Raymond N. Castle was born on June 24, 1916, in Boise, Idaho where he attended Boise High School and Boise Junior College. A 1938
graduate in pharmacy from the University of Idaho, Southern Branch, in Pocatello, he completed the M.A. degree in Chemistry at the
University of Colorado at Boulder in 1941. Shortly thereafter, he became a Chemistry instructor at the University of Idaho, then in
1943, returned to the University of Colorado in Boulder for a Ph.D. in Chemistry with a minor in Microbiology. After two years as a
research chemist at the Battelle Memorial Institute in Columbus, Ohio, Dr. Castle accepted a position at the University of New Mexico as
an Assistant Professor of Chemistry. He served as chairman of the Chemistry Department from 1963 until 1970, before moving to Brigham
Young University as Professor of Chemistry. In 1981, Dr. Castle joined the faculty at University of South Florida as a Distinguished
Research Professor. He and his wife, Ada, have been a vibrant part of the Chemistry Department, and for many years sponsored the Castle
Lecture Series, which brought in numerous prominent scientists for lectures at USF.
A prolific researcher, Dr. Castle was an internationally recognized father figure in heterocyclic chemistry, both for his research and
his involvement in meetings, symposia, and editorial boards. In 1964 he founded the Journal of Heterocyclic Chemistry and served as its
editor. He also edited the Lectures in Heterocyclic Chemistry series, a publication of plenary lectures given at the International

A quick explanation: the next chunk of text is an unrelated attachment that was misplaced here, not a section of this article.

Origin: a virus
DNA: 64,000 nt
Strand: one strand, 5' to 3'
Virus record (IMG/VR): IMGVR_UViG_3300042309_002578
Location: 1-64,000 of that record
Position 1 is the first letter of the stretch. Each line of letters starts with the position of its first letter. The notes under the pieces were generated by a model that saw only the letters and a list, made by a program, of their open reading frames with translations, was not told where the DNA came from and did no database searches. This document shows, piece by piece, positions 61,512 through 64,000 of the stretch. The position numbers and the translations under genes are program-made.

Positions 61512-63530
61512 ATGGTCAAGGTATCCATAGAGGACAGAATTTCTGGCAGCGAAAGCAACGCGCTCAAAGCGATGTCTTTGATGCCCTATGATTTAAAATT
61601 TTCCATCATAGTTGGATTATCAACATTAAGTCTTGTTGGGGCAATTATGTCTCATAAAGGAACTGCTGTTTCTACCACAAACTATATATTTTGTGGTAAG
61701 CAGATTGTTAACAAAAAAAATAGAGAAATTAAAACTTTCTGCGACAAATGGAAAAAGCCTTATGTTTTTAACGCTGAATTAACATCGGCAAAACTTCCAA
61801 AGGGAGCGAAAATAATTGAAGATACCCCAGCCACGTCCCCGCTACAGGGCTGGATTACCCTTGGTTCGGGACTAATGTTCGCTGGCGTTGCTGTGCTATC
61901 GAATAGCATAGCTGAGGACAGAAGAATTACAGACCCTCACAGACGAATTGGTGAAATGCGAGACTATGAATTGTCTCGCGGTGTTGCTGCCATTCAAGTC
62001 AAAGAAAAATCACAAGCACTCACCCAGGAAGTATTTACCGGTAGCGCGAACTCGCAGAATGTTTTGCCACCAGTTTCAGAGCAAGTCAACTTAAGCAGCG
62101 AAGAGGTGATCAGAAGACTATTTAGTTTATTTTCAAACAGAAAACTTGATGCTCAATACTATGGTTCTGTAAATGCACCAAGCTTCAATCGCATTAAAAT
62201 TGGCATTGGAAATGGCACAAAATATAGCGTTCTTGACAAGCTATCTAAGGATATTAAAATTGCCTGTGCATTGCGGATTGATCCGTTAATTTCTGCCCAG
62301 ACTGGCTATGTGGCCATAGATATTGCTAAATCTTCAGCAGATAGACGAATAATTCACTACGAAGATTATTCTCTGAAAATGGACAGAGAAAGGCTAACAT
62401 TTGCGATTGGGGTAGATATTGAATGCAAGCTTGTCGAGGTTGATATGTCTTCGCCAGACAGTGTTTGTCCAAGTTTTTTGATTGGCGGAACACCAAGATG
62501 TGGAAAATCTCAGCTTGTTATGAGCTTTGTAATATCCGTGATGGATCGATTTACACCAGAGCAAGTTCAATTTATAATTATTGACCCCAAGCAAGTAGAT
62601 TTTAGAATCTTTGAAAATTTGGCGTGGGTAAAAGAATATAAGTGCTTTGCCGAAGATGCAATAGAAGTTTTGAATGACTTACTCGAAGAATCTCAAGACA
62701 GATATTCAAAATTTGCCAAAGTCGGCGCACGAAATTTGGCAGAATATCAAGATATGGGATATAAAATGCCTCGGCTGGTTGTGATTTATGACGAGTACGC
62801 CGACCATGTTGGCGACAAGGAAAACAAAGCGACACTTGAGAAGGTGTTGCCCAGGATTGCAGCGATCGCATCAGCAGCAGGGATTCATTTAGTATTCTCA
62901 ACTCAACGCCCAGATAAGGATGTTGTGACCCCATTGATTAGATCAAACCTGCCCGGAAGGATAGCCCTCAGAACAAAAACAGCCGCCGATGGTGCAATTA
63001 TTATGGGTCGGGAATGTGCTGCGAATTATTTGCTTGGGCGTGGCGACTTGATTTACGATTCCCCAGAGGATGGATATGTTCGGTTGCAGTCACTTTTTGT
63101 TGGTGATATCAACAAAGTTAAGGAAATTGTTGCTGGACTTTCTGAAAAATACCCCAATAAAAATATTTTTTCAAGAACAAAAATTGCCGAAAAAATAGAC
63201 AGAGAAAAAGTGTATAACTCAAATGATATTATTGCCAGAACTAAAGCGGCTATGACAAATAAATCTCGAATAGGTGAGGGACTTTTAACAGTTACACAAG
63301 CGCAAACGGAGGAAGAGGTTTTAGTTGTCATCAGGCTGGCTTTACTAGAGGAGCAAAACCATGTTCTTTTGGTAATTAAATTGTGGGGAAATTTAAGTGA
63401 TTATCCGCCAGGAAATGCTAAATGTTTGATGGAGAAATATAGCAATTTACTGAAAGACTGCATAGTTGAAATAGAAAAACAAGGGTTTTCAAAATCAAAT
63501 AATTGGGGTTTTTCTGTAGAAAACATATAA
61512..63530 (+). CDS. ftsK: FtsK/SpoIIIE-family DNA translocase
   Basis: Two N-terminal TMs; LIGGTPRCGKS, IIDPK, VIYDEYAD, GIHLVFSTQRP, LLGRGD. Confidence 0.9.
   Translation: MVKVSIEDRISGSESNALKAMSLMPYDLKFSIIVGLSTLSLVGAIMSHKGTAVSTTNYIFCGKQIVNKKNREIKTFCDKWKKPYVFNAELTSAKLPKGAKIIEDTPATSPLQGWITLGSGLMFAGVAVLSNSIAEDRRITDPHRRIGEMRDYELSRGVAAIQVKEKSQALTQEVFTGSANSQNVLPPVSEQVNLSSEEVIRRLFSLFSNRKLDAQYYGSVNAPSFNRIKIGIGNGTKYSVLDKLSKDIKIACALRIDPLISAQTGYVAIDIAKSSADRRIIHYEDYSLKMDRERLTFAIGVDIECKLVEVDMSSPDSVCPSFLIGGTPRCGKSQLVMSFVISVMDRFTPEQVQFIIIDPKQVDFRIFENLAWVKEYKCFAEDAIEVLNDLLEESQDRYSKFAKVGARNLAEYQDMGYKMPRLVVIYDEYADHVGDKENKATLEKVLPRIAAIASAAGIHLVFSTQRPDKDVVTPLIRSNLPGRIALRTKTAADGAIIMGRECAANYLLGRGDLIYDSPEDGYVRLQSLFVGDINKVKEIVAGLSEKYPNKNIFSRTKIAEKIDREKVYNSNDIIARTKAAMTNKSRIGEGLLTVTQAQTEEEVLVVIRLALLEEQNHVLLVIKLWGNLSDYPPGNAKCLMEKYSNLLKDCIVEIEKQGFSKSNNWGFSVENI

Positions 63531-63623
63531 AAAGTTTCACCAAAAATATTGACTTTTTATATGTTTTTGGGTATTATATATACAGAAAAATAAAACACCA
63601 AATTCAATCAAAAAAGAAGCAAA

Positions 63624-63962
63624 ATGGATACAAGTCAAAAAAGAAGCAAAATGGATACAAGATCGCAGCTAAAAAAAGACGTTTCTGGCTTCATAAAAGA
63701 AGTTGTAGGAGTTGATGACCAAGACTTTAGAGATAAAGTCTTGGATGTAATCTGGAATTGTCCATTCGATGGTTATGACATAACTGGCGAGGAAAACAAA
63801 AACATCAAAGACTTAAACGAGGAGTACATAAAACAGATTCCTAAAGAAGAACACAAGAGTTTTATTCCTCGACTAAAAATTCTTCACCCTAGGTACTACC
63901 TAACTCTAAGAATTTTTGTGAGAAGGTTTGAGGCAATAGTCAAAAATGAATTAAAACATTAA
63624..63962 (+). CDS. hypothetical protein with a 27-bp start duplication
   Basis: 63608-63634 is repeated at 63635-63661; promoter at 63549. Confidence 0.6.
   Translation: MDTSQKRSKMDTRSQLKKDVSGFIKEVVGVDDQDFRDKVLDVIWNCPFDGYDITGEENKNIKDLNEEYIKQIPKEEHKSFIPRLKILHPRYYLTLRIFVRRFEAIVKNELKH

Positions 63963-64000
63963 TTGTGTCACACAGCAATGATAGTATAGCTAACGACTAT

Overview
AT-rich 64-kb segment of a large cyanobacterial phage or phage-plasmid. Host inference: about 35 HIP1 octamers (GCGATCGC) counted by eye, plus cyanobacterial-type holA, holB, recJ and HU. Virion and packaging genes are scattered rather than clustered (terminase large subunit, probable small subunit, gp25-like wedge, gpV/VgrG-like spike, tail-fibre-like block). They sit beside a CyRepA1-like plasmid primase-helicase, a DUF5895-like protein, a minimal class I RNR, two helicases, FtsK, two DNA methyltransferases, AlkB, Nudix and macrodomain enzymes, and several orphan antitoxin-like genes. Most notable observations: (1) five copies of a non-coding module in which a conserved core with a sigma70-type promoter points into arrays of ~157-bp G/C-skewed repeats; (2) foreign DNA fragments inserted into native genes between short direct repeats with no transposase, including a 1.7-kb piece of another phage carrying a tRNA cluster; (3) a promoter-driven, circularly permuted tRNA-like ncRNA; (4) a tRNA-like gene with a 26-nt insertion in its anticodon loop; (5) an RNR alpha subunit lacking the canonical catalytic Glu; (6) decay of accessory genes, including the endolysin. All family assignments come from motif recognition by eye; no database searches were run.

Congresses of Heterocyclic Chemistry, and as the American advisory editor for the English translation of the Russian Journal of
Heterocyclic Compounds. He was in great demand as a speaker, lecturing at hundreds of institutions worldwide. He was general
the First International Congress of Heterocyclic Chemistry held in Albuquerque (1967), secretary of the
Second International Congress
held in Montpellier, France (1969), vice-president of subsequent congresses held in Sendai, Japan, Salt Lake City, Utah, Ljubljana,
Yugoslavia, and Tehran, Iran. He was chairman and committee member for the American Chemical Society. In addition, he was cofounder of
the International Society of Heterocyclic Chemistry, which he served as chairman of the executive committee, and president (1973-1975).
Professor Castle received numerous awards and honors, including the prestigious International Award in Heterocyclic Chemistry (1983) for
outstanding contributions to the field of heterocyclic chemistry, presented in Tokyo, Japan. Dr. Castle was listed in the first edition
of Whos Who in World Science and in Whos Who in the World.
The Chemistry Department remains deeply indebted to Professor Castle for his many outstanding contributions to the Department, and to
science overall. He would have been a strong supporter of this student symposium, and thus, it is fitting that we dedicate this and
future symposia to his memory.